dictconv_0.2.orig.tar.gz dictconv_0.2-7.diff.gz dictconv_0.2-7.dsc
Not so advanced Linux users (like myself) would probably scratch their head at this point. As you can see from the list, there’s only one package containing the source files, which is still version 0.2 (
dictconv_0.2.orig.tar.gz). Why couldn’t they just upload version 0.2-7 of the source package you ask? Well, I’m not sure. But it doesn’t matter, because we just need to patch the original source package (
dictconv_0.2.orig.tar.gz) with the provided .diff.gz file to update it to version 0.2-7. The tutorial [Introduction: Using diff and patch](http://pinehead.tv/linux/introduction-using-diff-and-patch/) has helped me a lot in figuring out how to use these .diff files.
You’ll need both the original source package (
dictconv_0.2.orig.tar.gz) and the .diff file (
dictconv_0.2-7.diff.gz) to apply the patch. Download these two files to a new folder. Extract both files using the following commands:
tar -zxf dictconv_0.2.orig.tar.gz gzip -d dictconv_0.2-7.diff.gz
This should yield the directory containing the source files and the .diff file:
Now we apply the first patch using the .diff file:
patch -p0 -i dictconv_0.2-7.diff
In case you’re wondering what the switches
-i are for, I’m directing you to the tutorial I mentioned earlier.[^using-diff]
If this goes well, you should get the following output:
patching file dictconv-0.2/debian/control patching file dictconv-0.2/debian/changelog patching file dictconv-0.2/debian/copyright patching file dictconv-0.2/debian/watch patching file dictconv-0.2/debian/rules patching file dictconv-0.2/debian/dictconv.1 patching file dictconv-0.2/debian/compat patching file dictconv-0.2/debian/docs patching file dictconv-0.2/debian/patches/fixes-for-gcc-4.3.patch
This patch didn’t really patch anything. As you can see it just creates a new folder ("debian") with some files in it. Actually, we’re just interested in the file
fixes-for-gcc-4.3.patch. This is the patch we need in order to compile dictconv later. This is also the patch that updates dictconv to version 0.2-7. So lets apply that patch by issuing the following command:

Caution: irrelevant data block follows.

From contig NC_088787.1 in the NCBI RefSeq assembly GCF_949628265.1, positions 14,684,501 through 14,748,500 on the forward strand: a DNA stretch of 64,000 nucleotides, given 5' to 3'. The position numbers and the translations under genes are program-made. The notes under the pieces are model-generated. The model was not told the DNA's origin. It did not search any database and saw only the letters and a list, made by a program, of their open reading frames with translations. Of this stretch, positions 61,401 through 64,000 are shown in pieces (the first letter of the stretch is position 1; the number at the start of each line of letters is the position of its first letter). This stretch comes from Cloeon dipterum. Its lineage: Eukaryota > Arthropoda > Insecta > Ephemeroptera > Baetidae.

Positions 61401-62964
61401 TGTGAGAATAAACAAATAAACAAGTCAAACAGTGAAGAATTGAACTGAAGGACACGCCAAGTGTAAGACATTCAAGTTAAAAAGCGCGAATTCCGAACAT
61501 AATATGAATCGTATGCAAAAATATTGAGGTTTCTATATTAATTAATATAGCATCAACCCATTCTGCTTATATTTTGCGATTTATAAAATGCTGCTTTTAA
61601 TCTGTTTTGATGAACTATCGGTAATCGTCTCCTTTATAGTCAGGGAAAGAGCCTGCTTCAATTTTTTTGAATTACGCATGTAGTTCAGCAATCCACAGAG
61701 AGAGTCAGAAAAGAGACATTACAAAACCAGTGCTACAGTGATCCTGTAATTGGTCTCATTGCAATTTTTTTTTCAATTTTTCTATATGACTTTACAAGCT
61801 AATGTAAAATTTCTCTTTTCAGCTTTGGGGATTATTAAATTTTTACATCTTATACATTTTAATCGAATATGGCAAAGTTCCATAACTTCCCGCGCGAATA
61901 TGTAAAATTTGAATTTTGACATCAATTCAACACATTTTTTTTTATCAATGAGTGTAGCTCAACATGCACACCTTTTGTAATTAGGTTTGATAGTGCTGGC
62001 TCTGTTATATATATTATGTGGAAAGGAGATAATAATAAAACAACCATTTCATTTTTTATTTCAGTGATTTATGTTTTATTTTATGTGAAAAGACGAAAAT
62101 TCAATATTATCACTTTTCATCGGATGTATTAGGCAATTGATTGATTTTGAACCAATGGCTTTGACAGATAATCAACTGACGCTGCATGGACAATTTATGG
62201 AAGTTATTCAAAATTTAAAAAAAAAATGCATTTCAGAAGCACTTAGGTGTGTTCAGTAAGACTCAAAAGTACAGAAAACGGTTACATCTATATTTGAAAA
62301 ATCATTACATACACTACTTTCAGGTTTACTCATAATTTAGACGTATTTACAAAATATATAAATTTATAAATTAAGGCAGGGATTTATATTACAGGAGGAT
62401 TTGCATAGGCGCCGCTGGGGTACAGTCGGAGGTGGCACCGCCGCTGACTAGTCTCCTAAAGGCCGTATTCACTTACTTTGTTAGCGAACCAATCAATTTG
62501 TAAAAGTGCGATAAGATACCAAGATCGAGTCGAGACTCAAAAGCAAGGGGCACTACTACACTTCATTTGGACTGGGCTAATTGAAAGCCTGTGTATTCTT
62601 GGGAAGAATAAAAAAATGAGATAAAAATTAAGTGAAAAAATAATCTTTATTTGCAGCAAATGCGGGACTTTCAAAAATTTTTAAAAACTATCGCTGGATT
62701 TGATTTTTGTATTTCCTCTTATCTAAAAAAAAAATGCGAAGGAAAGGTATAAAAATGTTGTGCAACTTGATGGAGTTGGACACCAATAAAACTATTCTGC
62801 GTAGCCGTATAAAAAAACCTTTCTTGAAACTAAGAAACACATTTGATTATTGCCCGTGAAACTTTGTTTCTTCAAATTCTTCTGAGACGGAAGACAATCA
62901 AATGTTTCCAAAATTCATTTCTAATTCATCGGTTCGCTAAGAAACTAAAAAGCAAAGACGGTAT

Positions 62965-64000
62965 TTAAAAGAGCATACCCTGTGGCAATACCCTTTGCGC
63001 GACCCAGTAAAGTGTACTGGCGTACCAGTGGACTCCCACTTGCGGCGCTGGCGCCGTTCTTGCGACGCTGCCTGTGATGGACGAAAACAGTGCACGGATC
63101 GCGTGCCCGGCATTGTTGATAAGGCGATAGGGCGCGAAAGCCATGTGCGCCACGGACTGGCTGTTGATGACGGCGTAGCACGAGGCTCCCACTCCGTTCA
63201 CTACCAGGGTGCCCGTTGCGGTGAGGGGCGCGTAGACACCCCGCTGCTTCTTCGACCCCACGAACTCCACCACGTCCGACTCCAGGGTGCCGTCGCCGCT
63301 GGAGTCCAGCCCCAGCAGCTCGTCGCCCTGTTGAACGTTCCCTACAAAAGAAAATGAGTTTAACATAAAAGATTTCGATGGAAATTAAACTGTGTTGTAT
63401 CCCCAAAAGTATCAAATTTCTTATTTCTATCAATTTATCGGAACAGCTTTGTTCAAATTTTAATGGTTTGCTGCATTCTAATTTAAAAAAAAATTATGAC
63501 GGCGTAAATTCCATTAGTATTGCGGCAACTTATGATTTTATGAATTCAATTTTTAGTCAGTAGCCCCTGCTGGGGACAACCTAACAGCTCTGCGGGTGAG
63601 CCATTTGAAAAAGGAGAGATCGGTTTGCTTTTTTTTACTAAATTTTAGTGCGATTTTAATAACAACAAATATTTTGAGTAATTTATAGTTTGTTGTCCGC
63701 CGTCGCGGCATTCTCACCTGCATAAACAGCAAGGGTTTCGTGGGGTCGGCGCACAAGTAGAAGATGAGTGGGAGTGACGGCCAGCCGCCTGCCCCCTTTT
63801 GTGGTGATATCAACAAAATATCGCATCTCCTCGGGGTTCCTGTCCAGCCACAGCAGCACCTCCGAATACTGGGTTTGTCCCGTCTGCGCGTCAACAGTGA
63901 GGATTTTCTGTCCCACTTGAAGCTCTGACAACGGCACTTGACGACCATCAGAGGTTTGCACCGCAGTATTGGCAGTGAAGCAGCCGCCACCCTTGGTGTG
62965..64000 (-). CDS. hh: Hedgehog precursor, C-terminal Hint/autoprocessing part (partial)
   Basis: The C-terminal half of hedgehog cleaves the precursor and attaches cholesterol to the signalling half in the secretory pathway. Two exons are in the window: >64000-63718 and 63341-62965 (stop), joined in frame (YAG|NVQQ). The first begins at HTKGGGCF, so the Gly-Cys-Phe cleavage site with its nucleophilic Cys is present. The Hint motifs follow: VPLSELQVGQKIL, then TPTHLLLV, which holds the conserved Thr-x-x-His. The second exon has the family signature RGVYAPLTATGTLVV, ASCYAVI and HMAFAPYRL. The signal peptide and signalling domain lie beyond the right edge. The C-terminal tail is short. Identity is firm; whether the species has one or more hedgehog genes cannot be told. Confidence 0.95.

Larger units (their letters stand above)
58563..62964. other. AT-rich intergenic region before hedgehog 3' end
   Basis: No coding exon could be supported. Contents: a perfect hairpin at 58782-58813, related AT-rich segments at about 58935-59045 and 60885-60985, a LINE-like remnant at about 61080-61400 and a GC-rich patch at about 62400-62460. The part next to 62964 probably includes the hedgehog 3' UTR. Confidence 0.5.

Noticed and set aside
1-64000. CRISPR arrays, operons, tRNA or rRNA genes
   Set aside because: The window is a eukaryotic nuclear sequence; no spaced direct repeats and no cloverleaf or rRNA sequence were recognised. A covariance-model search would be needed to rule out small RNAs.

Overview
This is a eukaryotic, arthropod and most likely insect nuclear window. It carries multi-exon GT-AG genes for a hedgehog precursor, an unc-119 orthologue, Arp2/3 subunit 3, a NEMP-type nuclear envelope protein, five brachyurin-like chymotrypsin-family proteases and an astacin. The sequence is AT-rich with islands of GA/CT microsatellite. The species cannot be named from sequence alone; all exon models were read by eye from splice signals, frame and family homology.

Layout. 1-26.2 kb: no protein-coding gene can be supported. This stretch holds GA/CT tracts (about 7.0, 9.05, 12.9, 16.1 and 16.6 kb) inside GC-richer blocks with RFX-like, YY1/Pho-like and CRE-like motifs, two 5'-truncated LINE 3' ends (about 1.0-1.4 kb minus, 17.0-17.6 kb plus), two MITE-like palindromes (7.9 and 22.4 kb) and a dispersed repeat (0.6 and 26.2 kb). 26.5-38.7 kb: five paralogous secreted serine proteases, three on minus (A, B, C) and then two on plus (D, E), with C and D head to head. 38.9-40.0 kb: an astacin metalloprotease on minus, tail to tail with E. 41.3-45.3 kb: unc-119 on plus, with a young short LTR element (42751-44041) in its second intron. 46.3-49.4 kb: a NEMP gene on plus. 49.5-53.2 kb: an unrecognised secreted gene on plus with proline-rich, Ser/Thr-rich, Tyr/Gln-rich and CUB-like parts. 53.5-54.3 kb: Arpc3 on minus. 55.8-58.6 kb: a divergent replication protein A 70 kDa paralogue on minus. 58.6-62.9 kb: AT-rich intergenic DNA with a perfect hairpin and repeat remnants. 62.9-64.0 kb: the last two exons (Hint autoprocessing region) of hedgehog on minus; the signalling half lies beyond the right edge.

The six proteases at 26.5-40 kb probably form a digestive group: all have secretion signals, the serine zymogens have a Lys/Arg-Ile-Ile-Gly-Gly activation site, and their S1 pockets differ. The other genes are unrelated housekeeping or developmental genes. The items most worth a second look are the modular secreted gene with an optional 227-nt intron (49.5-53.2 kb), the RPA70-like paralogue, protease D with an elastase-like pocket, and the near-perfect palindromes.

patch -p0 -i dictconv-0.2/debian/patches/fixes-for-gcc-4.3.patch
This should produce the following output:
patching file dictconv-0.2/src/babylon.cpp patching file dictconv-0.2/src/dictdbuilder.cpp patching file dictconv-0.2/src/dictdbuilder.h patching file dictconv-0.2/src/plaintextdictbuilder.h patching file dictconv-0.2/src/sdict.h patching file dictconv-0.2/src/stardictbuilder.h patching file dictconv-0.2/src/stardict.cpp patching file dictconv-0.2/src/stardict.h
As you can see, this actually patched some source files. We should now be able to compile the package with our more recent version of the gcc compiler. But before we do, we need to apply the patch to fix the bug with the dollar signs. Download the patch file from this link: [fix-dollar-sign-bug.patch](http://byobu.info/download/dictconv/dictconv-0.2-patches/fix-dollar-sign-bug.patch)
Save this file to the folder that contains the other patch file (
dictconv_0.2-7.diff). Now apply the patch from that folder with the following command:
patch -p0 -i fix-dollar-sign-bug.patch
The output should be as follows:
patching file dictconv-0.2/src/babylonreader.cpp
There, we’ve finally finished patching. Now it’s time to turn the code into an executable. Move to the package folder:
And start compiling:
If everything goes well, this should create the executable 'dictconv' in the 'src' folder. You can install it with the following command (you might want to remove the currently installed version with your package manager first):
sudo make install
Now convert the Babylon glossaries again using the steps mentioned earlier. The dollar signs should now be gone.
Files to read to learn how to create StarDict dictionaries: http://stardict.sourceforge.net/HowToCreateDictionary and http://stardict.sourceforge.net/StarDictFileFormat.
[Dictionaries Download](http://xdxf.revdanica.com/down/index.php XDXF) (choose StarDict in download format).
[^stardict]: StarDict project homepage [^bug]: [Debian Bug report logs - #486954](http://bugs.debian.org/cgi-bin/bugreport.cgi?bug=486954) dictconv: FTBFS: babylon.cpp:53: error: 'memcmp' was not declared in this scope. [^shevin]: [How to implement the Babylon dictionaries in Ubuntu?](http://blog.shevin.info/2007/04/how-to-implement-babylon-dictionaries.html#comment-7226074336135359953) A fix for the dollar sign bug provided by florian. [^using-diff]: [Introduction: Using diff and patch](http://pinehead.tv/linux/introduction-using-diff-and-patch/)